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In parts of California’s Death Valley, stones sail across the desert floor, leaving trails in the sand – and it seems like they do it all on their own. But Live Science reports that a team of scientists attached motion-activated video equipment to some of the stones and discovered that during the winter, the desert floor develops a thin coating of ice. When the ice melts and begins to break up, the sheets – with the wind’s help – drag the rocks to a new position.

Stonehenge

Stonehenge
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Two of the biggest mysteries surrounding Stonehenge are how and why people created the huge monument. But both of these mysteries seem to have been solved by an archaeologist who published his findings not long ago in the Journal of British Archaelogy. Seems the two largest stones weren’t placed by humans but had been in place for millions of years before humans decided to create a monument around them.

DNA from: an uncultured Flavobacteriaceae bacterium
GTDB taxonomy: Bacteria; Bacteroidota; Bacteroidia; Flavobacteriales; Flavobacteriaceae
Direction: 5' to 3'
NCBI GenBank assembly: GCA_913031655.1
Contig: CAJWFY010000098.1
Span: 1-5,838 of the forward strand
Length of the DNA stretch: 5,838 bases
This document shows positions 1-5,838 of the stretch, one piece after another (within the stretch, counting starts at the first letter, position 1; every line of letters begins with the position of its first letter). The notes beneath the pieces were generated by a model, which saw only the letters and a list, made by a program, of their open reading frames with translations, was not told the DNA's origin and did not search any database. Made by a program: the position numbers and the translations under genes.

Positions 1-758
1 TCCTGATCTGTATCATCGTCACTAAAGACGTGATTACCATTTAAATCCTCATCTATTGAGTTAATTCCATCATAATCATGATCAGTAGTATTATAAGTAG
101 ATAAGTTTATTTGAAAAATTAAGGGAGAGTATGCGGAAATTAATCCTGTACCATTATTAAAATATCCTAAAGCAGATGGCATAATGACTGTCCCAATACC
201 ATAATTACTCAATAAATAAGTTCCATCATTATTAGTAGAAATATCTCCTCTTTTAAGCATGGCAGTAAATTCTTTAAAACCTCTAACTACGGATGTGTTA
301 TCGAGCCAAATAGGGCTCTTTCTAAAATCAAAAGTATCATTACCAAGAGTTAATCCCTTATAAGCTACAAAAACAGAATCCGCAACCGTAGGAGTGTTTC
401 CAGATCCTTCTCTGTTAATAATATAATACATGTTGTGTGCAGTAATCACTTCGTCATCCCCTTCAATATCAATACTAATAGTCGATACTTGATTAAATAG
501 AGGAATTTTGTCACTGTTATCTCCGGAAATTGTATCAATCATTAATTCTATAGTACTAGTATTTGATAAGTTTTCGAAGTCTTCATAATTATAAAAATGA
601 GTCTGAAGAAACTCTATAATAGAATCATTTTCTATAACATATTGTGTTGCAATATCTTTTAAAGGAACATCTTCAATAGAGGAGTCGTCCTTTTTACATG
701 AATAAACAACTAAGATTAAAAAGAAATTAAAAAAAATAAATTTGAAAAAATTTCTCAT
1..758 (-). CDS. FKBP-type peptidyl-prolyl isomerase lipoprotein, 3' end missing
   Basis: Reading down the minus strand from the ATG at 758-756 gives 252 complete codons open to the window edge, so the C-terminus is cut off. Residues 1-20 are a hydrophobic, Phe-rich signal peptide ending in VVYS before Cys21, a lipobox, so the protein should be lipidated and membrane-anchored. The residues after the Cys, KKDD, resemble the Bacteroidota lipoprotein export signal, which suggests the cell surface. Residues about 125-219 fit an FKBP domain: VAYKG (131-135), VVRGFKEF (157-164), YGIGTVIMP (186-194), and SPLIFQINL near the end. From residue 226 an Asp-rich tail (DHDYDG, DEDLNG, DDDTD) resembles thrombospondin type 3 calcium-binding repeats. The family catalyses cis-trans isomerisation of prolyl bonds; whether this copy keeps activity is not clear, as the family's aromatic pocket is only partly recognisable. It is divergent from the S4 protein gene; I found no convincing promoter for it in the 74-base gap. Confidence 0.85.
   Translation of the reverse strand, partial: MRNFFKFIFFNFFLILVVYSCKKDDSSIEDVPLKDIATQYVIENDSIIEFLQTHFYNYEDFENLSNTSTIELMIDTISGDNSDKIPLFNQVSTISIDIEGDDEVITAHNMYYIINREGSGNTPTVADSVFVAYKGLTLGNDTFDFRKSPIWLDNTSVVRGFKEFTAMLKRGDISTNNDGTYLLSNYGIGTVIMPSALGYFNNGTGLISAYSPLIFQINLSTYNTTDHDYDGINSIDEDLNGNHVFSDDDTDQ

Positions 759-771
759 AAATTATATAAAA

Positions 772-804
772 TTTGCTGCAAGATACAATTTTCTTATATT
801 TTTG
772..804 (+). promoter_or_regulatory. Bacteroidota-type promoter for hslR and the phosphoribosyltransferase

Find out which are the most beautiful man-made structures in the world.

The ‘alien’ of Atacama

The ‘alien’ of Atacama
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In 2003, a skeleton was discovered in South America’s Atacama Desert. What was so mysterious about it was it was only 15cm tall, had 10 ribs (instead of 12), giant eye sockets and a pointy skull. Sounds like an alien, right? Sadly for X Files fans, researchers from California conducted a DNA analysis that revealed the skeleton was that of a human with severe genetic mutations.

Those purple lights in Canada

Those purple lights in Canada
SYLVIE CORRIVEAU